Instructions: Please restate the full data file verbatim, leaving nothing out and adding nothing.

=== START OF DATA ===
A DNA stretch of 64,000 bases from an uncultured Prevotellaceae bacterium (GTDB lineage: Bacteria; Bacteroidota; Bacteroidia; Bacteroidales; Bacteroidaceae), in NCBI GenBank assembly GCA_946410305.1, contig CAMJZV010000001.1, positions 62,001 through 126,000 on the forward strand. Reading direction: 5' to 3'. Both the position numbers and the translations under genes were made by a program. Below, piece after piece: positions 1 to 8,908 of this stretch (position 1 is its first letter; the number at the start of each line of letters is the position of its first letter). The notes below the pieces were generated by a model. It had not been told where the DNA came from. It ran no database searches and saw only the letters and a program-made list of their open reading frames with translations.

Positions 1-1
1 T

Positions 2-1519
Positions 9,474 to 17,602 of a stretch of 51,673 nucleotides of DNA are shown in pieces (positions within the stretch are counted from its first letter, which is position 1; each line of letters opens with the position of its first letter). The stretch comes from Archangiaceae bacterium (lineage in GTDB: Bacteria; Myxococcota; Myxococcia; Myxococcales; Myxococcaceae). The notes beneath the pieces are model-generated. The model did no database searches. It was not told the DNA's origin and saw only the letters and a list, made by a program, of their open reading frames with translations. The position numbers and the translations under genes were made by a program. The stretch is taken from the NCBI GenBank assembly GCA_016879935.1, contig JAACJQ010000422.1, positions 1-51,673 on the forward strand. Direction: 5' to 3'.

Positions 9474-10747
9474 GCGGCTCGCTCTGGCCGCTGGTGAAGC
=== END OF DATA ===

A DNA stretch of 64,000 bases from an uncultured Prevotellaceae bacterium (GTDB lineage: Bacteria; Bacteroidota; Bacteroidia; Bacteroidales; Bacteroidaceae), in NCBI GenBank assembly GCA_946410305.1, contig CAMJZV010000001.1, positions 62,001 through 126,000 on the forward strand. Reading direction: 5' to 3'. Both the position numbers and the translations under genes were made by a program. Below, piece after piece: positions 1 to 8,908 of this stretch (position 1 is its first letter; the number at the start of each line of letters is the position of its first letter). The notes below the pieces were generated by a model. It had not been told where the DNA came from. It ran no database searches and saw only the letters and a program-made list of their open reading frames with translations.

Positions 1-1
1 T

Positions 2-1519
Positions 9,474 to 17,602 of a stretch of 51,673 nucleotides of DNA are shown in pieces (positions within the stretch are counted from its first letter, which is position 1; each line of letters opens with the position of its first letter). The stretch comes from Archangiaceae bacterium (lineage in GTDB: Bacteria; Myxococcota; Myxococcia; Myxococcales; Myxococcaceae). The notes beneath the pieces are model-generated. The model did no database searches. It was not told the DNA's origin and saw only the letters and a list, made by a program, of their open reading frames with translations. The position numbers and the translations under genes were made by a program. The stretch is taken from the NCBI GenBank assembly GCA_016879935.1, contig JAACJQ010000422.1, positions 1-51,673 on the forward strand. Direction: 5' to 3'.

Positions 9474-10747
9474 GCGGCTCGCTCTGGCCGCTGGTGAAGC